According to the allegedly iron law of supply and demand, when customers start clamoring for a product, you should expect to see its price rise.
So it demands some explaining why, in the midst of record-breaking sales of American soybeans, to our longtime best customer China, and lots of other old and new buyers, the price of soybeans should drop dramatically.
The answer in 3 words, Trump’s trade war.
When President Trump decreed a 25% tariff on $34 billion worth of Chinese products, the Chinese responded with tariffs of their own. Among the targeted American products, soybeans. China loves American soybeans. They bought more than $14 billion worth of them last year, roughly 7 times as much as our #2 customer Mexico. In the weeks before the tariffs took effect last month, Chinese buyers tried to beat the trade war clock by investing in their New Year’s Tofu early…and why wouldn’t they with their US suppliers in something akin to a going out of business sale? Low prices beat the prospect of overstocked shelves of unsold beans, once America’s #1 soybean customer was effectively priced out of the market.
US farmers also had to offer bargain prices to new customers, who normally buy soybeans from Brazil. They too were stocking up early, expecting that the tariff on US beans will direct Chinese buyers to Brazil, leaving lesser importers to scramble for China’s leavings.
Now the world’s soybean consumers are stuffed, preparing to ride out the trade war, with no need to buy American. For US soybean farmers, the rest of 2018 looks grim, and everything thereafter looks uncertain.
And do you want a bitter laugh? Everyone expects the mega-rush on cheap American soybeans to give a big boost to the economic numbers for 2018’s second quarter. And everyone expects Donald Trump to claim this bump-up to be evidence that his whole economic plan is working.
How will he explain the wider effects of a deflating soybean market in Quarters 3 and 4 and beyond? Well, he’s got 3 more months to think of a plausible lie.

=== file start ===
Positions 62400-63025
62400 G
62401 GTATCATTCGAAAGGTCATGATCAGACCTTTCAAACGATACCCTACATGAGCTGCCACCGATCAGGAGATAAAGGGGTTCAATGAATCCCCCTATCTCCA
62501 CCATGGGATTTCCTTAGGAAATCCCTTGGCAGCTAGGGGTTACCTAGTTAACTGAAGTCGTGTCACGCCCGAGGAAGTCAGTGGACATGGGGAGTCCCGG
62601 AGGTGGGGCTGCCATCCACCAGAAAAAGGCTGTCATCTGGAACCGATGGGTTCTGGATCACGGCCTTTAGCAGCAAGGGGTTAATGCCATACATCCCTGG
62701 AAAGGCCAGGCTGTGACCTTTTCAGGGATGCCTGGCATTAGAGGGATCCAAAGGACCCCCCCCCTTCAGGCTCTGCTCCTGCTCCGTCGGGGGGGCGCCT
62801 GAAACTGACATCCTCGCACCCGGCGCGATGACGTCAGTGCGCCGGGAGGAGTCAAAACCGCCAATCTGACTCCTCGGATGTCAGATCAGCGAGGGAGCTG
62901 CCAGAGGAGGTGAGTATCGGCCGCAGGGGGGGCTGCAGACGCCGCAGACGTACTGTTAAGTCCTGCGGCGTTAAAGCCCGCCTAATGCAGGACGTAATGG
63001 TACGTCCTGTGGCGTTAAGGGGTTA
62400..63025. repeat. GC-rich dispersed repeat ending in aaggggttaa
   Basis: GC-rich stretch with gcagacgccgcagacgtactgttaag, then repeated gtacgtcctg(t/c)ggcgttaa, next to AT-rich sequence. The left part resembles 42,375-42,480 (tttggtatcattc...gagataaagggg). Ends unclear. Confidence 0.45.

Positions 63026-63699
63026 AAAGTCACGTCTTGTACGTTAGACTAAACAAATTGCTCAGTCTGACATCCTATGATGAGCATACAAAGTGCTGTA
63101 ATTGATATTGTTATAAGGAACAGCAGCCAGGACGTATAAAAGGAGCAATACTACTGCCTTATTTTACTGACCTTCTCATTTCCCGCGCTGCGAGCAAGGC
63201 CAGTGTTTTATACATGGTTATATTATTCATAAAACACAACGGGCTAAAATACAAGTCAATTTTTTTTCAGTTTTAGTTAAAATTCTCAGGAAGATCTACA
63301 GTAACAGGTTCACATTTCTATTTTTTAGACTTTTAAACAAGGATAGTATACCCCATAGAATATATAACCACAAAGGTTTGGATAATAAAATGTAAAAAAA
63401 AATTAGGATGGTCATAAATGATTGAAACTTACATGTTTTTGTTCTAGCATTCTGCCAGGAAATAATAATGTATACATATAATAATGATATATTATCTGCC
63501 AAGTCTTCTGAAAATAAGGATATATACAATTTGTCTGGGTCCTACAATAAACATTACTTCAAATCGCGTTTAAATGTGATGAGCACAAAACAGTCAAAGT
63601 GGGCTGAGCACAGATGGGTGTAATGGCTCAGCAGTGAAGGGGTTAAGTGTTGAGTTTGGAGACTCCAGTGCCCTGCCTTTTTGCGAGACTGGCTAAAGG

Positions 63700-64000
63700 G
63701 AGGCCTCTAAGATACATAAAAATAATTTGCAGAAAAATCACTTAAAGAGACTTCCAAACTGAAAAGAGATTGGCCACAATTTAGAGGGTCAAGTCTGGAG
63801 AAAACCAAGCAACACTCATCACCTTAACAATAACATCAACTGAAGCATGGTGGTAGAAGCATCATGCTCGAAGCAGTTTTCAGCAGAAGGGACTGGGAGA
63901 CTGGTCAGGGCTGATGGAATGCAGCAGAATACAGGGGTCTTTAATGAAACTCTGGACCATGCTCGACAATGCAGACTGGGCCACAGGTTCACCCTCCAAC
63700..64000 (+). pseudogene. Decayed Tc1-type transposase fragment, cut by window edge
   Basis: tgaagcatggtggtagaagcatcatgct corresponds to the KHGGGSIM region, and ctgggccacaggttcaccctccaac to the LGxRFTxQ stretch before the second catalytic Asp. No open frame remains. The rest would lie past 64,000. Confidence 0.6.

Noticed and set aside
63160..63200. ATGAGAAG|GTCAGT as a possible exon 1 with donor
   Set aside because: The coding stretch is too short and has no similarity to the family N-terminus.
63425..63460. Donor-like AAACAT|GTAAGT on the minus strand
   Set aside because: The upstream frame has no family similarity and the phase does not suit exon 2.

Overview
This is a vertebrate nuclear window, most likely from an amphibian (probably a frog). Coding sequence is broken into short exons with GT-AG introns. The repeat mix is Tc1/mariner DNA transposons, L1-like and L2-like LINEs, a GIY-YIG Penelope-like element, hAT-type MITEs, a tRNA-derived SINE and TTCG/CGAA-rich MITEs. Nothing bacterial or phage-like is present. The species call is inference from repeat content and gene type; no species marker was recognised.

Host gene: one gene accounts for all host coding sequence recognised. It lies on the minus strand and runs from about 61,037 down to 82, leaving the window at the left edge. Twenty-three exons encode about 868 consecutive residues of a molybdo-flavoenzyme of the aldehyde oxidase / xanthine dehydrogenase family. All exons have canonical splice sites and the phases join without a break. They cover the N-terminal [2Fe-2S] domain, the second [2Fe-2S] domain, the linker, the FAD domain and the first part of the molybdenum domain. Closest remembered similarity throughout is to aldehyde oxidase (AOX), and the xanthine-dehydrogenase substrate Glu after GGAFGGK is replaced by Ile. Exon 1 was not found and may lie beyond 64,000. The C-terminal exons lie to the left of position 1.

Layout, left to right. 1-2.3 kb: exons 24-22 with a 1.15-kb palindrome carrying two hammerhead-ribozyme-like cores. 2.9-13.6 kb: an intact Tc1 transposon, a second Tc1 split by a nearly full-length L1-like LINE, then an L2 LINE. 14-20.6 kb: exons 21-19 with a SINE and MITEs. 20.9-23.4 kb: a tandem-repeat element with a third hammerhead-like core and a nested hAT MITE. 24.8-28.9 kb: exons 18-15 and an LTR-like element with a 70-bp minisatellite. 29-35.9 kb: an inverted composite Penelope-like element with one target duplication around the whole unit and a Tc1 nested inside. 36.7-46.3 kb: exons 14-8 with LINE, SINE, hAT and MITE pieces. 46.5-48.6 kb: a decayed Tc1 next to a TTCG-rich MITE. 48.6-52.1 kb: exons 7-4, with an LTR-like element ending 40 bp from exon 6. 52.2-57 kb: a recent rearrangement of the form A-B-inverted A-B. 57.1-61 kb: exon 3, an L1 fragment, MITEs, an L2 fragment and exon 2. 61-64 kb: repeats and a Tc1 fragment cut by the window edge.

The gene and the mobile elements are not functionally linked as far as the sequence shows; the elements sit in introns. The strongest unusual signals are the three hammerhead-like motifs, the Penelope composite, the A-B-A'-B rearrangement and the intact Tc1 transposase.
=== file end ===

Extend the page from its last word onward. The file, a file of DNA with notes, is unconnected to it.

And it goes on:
When Trump started his tariff program, back in January. He said his tariff would protect the domestic solar industry and grow jobs. In fact, the added costs for solar installations directly due to the tariff’s bite on imported parts have raised retail prices, slowed retail sales and forced significant cuts of many solar-related payrolls.
But anything that slows the momentum for solar power helps sustain Trump’s friends and funders in the oil, gas and coal industries. Some suspect that was the point to the tariff intervention.
But what are the goals of the wider trade war? Who are tariffs supposed to benefit? Who are they supposed to punish? And how are both of those “supposed to’s” working out?
In military wars, there is a tendency towards mission creep, giving the war an ever-growing set of goals even if that complicates the meaning of success and necessitates often exponential growth in costs. You start out trying the punish and expel Al Qaeda from the Tora Bora mountains and 17 years later, you’re still in Afghanistan fighting the Taliban, ISIS, and the limitations of America’s governing allies.
In that context 2 trends are already clear in President Trump’s trade war: the tempo of mutual escalations is increasing and so is the magnitude of the escalations.
Just days ago, Trump announced $200 billion worth of tariffs against Chinese products, starting in September. If precedents count, China’s likely to match, by targeting other American products. Those tits-for-tats alone are expect to knock as much as 10% out of the annual growth rate in China and the US and other innocent parties like South Korea and Japan who trade with both.
All wars produce collateral damage.
Ali Velshi was born in Nairobi and raised in Toronto. He is the Chief Business Correspondent for NBC News and and co-anchor with Stephanie Ruhle of Velshi & Ruhle on MSNBC. He was CNN’s Chief Business Correspondent, Anchor of CNN’s Your and a co-host of CNN International’s weekday business show World Business Today. In 2013, he anchored at Al Jazeera America until joining MSNBC last October. He is the author of 2 books, a winner of a National Headliner Award for Business & Consumer Reporting and a 3-time nominee for an Emmy Award.